How lying makes us feel about ourselves
Plus, parenting by lying
“ Emotions aren't built into your brain. They're built by your brain, in the moment, as needed.” —psychologist Lisa Feldman Barrett
Why lie? People lie for different reasons: to get out of jury duty. To make a friend feel better after an unfortunate haircut. But new research suggests that lying doesn’t just make us feel dishonest, it also lowers our self-esteem. Across several experiments, researchers looked at how lying affected volunteers’ emotions. In one study, participants were asked to recall a time they had lied. And in another, they were asked to track how often they lied on a given day. The results showed that lying seemed to hurt a person’s self-esteem. This was even true for “other-centered” lying – like when you lie to a friend to make them feel better. To test for causation, researchers had people track their lying for five days. The findings held. The study concluded that “lying on a given day decreased people's self-esteem compared to their self-esteem on the previous day and to their average level of self-esteem across five days.”
Liar, Liar. Ever lied to a kid? Maybe you told your daughter a watermelon would grow in her belly if she ate the seeds. Or that your son’s drawing of you is beautiful and does not at all hurt your feelings. A new field of research aims to look at the effect of this habit. It’s aptly called “parenting by lying.” In a new paper, researchers explain: “Parenting by lying is a practice in which parents lie to their children to influence their emotions or behavior.” According to the paper, parenting by lying is a highly common global phenomenon. So what effect does it have on kids? The results are complicated, but generally, the researchers conclude that it’s linked to “short- or long-term negative psychosocial outcomes,” and might encourage children to lie to parents. Read the full paper here.
Great thinkers. The ancient Greeks were on to something when it came to understanding human behavior. We explore how three great thinkers from ancient Greece understood the human psyche, and what we can still learn from their wisdom today. Listen to learn more.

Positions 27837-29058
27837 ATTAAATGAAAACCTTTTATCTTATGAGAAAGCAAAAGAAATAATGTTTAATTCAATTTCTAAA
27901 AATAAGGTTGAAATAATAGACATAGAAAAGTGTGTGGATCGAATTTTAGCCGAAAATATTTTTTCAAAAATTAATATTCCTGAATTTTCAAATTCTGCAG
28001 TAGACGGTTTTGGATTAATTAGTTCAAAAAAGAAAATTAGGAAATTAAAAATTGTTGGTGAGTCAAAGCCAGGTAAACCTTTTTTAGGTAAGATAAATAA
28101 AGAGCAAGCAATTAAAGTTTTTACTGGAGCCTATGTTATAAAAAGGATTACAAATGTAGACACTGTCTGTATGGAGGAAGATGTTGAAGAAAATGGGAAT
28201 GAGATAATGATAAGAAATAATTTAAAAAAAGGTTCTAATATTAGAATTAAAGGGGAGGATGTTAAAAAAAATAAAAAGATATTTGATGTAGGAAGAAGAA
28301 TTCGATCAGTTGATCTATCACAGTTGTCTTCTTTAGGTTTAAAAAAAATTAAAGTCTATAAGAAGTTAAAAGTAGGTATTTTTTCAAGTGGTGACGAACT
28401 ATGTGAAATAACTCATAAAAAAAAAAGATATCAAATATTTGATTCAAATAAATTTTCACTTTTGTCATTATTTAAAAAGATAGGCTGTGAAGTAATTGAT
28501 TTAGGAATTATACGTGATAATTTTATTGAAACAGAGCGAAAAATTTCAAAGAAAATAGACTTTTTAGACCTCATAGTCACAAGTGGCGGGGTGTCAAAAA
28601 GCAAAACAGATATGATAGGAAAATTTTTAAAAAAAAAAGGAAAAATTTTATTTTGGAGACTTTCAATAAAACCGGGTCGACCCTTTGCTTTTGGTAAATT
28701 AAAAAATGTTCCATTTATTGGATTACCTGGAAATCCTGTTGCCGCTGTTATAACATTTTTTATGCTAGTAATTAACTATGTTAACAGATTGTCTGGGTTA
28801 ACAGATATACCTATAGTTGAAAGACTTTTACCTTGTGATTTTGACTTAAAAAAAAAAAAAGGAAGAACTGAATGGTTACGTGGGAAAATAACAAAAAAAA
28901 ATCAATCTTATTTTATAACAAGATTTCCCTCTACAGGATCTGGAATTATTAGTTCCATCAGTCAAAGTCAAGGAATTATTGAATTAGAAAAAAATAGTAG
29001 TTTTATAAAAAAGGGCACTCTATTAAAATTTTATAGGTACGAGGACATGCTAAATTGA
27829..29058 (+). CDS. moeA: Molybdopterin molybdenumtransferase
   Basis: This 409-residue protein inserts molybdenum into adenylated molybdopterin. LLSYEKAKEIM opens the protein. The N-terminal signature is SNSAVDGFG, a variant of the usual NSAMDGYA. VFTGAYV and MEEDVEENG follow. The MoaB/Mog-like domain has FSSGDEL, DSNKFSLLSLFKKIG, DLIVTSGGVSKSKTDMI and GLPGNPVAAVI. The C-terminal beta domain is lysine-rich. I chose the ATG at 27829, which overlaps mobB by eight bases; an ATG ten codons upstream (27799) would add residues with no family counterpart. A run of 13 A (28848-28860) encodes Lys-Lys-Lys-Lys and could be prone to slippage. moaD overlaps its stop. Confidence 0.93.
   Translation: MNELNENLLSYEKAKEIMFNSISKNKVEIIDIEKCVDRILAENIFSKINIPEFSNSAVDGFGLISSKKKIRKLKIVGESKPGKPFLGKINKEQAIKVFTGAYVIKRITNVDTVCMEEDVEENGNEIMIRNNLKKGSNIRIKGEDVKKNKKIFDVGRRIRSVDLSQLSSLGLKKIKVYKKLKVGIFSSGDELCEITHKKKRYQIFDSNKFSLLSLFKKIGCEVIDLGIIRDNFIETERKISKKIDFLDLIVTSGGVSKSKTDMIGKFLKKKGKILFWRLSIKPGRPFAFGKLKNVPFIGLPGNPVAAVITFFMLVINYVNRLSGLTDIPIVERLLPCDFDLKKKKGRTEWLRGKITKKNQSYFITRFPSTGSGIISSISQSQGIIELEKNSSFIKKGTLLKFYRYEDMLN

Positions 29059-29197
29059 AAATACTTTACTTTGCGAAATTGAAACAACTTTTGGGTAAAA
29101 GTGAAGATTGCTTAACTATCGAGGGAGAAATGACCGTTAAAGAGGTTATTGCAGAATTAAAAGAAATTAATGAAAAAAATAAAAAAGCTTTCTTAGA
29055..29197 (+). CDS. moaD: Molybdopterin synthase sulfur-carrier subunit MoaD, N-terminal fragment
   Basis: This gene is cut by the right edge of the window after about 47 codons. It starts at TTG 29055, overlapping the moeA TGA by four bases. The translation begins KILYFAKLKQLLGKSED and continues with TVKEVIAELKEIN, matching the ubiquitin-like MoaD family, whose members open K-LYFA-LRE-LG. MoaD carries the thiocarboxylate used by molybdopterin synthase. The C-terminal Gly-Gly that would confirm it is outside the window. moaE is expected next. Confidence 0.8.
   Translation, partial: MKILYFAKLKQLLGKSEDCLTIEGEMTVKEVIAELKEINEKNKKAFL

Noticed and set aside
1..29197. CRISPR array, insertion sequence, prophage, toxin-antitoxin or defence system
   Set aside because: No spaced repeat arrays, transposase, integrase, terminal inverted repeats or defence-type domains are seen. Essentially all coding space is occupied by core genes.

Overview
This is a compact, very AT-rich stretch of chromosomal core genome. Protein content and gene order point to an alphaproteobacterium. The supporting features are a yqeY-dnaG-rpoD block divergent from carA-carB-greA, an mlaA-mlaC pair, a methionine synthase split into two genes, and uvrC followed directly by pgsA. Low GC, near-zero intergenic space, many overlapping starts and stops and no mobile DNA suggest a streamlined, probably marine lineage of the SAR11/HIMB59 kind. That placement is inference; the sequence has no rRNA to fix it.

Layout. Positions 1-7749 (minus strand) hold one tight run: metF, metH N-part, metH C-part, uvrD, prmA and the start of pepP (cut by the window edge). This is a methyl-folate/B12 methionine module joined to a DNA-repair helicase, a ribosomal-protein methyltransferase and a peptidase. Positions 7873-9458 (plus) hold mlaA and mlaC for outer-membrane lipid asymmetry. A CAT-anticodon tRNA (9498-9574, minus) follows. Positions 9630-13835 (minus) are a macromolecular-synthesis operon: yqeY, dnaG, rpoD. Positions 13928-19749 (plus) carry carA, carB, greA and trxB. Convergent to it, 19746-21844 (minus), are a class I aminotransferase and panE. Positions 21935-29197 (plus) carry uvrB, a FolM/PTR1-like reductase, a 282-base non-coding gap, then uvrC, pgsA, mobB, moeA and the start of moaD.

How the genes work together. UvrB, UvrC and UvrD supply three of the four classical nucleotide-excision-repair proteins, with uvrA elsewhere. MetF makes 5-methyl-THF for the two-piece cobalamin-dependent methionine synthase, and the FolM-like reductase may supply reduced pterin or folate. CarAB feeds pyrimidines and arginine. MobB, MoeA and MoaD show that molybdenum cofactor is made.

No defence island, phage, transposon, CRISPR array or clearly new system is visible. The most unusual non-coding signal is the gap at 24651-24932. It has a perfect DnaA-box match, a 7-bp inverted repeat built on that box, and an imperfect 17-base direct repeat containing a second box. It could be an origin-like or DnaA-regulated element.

ON THE HIDDEN BRAIN PODCAST
Where Do Feelings Come From? We often assume that our feelings are responses to the world around us. A friend gives you a fun gift, you feel joy. A driver cuts you off in traffic, you feel frustrated. But what if our emotions are actually predictions? This week on the show, psychologist Lisa Feldman Barrett explains how we manufacture our own feelings.
ON THE MY UNSUNG HERO PODCAST
Alexandra Middlewood’s Story: Alexandra was struggling with hybrid teaching when a small gesture from a student reminded her why she loved her job.
Don’t forget to send us the story of your unsung hero! Record a voice memo on your phone and email it to email@example.com.
What is always in front of you but can’t be seen?
LAST WEEK’S PUZZLE
If you have three, you have three. If you have two, you have two. But if you have one, you have none. What is it?
Answer: A choice
IN CASE YOU MISSED IT
Hidden Brain is a game! Do you struggle to recognize people after you've met them? Do you like games and puzzles? If so, check out Hidden Brain Daily Challenge, our new app available on Apple iOS! It features our very first game, designed to help improve your facial recognition skills. Check it out here.
A MOMENT OF JOY
Kids being very honest. Sorry, van Gogh.